King Kaufman's Sports Daily

NCAA Tournament preview: Upsets are sure to abound as this column gets conservative in filling out its bracket.

By Salon Staff
Published March 16, 2005 8:00PM (EST)

The NCAA men's basketball Tournament gets underway Thursday, the first of two straight days of wall-to-wall basketball during working hours. They're the best two days on the sporting calendar.

The Tournament is known for its buzzer beaters and crazy upsets -- who can forget the most recent jaw-dropper, 15-seed Hampton beating No. 2 Iowa State in 2001? -- but with the increasing parity across college basketball in the last few years, it's getting harder to label some of those "upsets" as upsets.

Is it really so shocking when an 11 seed beats a 6, given that if the Selection Committee had read the cat entrails slightly differently, those same teams might have been seeded 7 and 10 and the result would have looked routine?

I think not, which makes it doubly strange for me to look up from filling out my bracket and realize I've gone conservative in my old age, picking precious few early-round upsets. I've got only one 11 seed winning, and no one below that, though I do have three 10s winning.

So if my bracket this year is anything like my brackets from previous years, get ready for upsetmania.

Here's a look at the first two rounds. I usually like to do these things from West to East, but since we all picture the bracket when we think about the Tournament, I'll do the left side first, top to bottom, and then the same on the right.

The games are listed in bracket order, so the winners of each set of two games play each other in the next round. My pick for each first-round game is in bold. The second-round pick follows.

Chicago Albuquerque Syracuse Austin


Thursday in Indianapolis:
1) Illinois vs. 16) Fairleigh Dickinson
One of these years a 16 seed is going to beat a 1 seed, something that's never happened. I
boldly predicted in 2003 that it would happen that Tournament or the next. Wrong. And it's not going to happen here, even though Fairleigh Dickinson is pretty good for a 16. But it is going to happen, and wouldn't it be something if it did happen to this toppermost of the top seeds?

8) Texas vs. 9) Nevada
Texas has not been the same since losing LaMarcus Aldridge to injury and then P.J. Tucker to academic ineligibility in January. The Longhorns were 15-3 when Tucker, their leading scorer and rebounder, went out, 6-7 after that. They still have freshman point guard Daniel Gibson, who's a wonder, and he can take over a game. He'll have to for Texas to beat Nevada, which wasn't a one-year deal behind Kirk Snyder last year. Snyder is gone, but the Wolf Pack have transformed themselves into an inside team that rides Nick Fazekas, a 6-11 sophomore with a chance to follow Snyder to the NBA.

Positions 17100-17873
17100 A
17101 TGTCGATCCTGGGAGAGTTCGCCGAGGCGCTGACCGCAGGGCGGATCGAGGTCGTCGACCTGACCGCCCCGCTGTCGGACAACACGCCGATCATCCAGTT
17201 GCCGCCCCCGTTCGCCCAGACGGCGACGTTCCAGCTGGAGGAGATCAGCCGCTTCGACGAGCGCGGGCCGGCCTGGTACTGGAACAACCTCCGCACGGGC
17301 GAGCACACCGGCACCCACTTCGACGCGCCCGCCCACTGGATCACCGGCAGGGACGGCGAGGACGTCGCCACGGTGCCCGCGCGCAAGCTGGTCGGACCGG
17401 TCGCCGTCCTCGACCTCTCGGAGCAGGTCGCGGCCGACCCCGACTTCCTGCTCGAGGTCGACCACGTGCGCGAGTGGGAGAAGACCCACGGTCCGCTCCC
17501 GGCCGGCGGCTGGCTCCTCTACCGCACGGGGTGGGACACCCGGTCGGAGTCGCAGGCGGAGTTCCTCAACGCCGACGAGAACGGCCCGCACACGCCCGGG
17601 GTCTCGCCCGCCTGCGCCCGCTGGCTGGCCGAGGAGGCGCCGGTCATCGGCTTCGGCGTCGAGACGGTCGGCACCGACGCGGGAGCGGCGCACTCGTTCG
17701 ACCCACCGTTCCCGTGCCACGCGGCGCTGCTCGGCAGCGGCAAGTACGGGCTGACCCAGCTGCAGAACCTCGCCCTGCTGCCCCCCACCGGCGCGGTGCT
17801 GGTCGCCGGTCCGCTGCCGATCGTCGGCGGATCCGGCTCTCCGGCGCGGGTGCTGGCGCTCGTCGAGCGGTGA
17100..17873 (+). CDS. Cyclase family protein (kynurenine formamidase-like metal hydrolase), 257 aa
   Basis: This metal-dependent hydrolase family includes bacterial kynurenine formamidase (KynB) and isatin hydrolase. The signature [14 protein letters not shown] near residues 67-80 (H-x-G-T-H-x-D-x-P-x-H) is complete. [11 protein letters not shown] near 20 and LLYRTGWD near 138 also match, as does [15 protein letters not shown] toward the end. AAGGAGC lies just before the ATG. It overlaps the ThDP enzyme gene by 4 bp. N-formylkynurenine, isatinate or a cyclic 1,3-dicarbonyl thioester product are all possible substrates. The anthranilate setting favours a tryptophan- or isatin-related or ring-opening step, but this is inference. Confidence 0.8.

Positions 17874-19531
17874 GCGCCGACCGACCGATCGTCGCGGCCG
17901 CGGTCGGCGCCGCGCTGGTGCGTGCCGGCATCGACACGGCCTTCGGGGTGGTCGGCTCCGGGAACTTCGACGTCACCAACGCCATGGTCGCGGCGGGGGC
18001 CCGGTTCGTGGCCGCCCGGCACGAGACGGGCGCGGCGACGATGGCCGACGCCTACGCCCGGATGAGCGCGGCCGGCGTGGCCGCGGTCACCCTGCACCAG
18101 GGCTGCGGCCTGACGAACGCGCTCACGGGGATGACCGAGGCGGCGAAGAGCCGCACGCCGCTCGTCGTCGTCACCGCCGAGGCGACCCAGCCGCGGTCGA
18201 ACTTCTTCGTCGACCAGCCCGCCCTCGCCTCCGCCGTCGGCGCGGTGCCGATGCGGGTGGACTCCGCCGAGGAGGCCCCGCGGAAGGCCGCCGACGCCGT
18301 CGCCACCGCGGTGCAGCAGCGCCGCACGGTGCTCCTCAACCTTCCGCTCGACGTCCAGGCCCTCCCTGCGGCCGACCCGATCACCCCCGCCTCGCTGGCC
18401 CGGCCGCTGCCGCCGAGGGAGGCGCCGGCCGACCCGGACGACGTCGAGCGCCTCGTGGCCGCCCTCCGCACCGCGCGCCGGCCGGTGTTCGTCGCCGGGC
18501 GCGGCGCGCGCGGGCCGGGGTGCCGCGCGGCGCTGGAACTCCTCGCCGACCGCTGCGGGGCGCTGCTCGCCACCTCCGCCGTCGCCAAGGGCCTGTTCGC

Round 2 winner: Illinois

Thursday in Cleveland:
5) Alabama vs. 12) Wisconsin-Milwaukee
My big prediction for this year is that for once there won't be a 12 that beats a 5. The more I think about it, the more sorry I am I said that because I want to pick Wisconsin-Milwaukee to win this game. The red-hot Panthers wear down opponents with full-court pressure, and Alabama's main weakness is lack of depth.The Tide will have to use their superior athleticism to break the press and get easy baskets, then defend scorers Ed McCants and Joah Tucker without fouling too much.

And here's as good a place as any to note that there's no evidence that being hot late in the season correlates with Tournament success. I'll stand by my original prediction and say the Crimson Tide are talented enough to escape.

4) Boston College vs. 13) Pennsylvania
Boston College was 20-0 at one point and felt like it couldn't get any respect. The Eagles are 24-4 now, and they're not going to get much respect from me now. They've got some talent but they just don't do enough things well to go deep in the Tournament. Penn won't give them much trouble in the first round, though.

Round 2 winner: Alabama

Thursday in Boise:
6) LSU vs. 11) Alabama-Birmingham
This looks like one of the best matchups of the first round. Both teams finished the regular season strong before losing to powerhouses Kentucky and Louisville in the second rounds of their conference tourneys. Both are physical and play an uptempo style. This is another game featuring a team that presses, UAB, against one with little depth, LSU. The Tigers have the offensive weapons to handle the Blazers' pressure -- all five starters average in double figures, the backcourt is lightning quick and they don't turn the ball over too much -- but they have to be careful not to wilt in the second half. I'm taking the Tigers to pull a second-round upset.

3) Arizona vs. 14) Utah State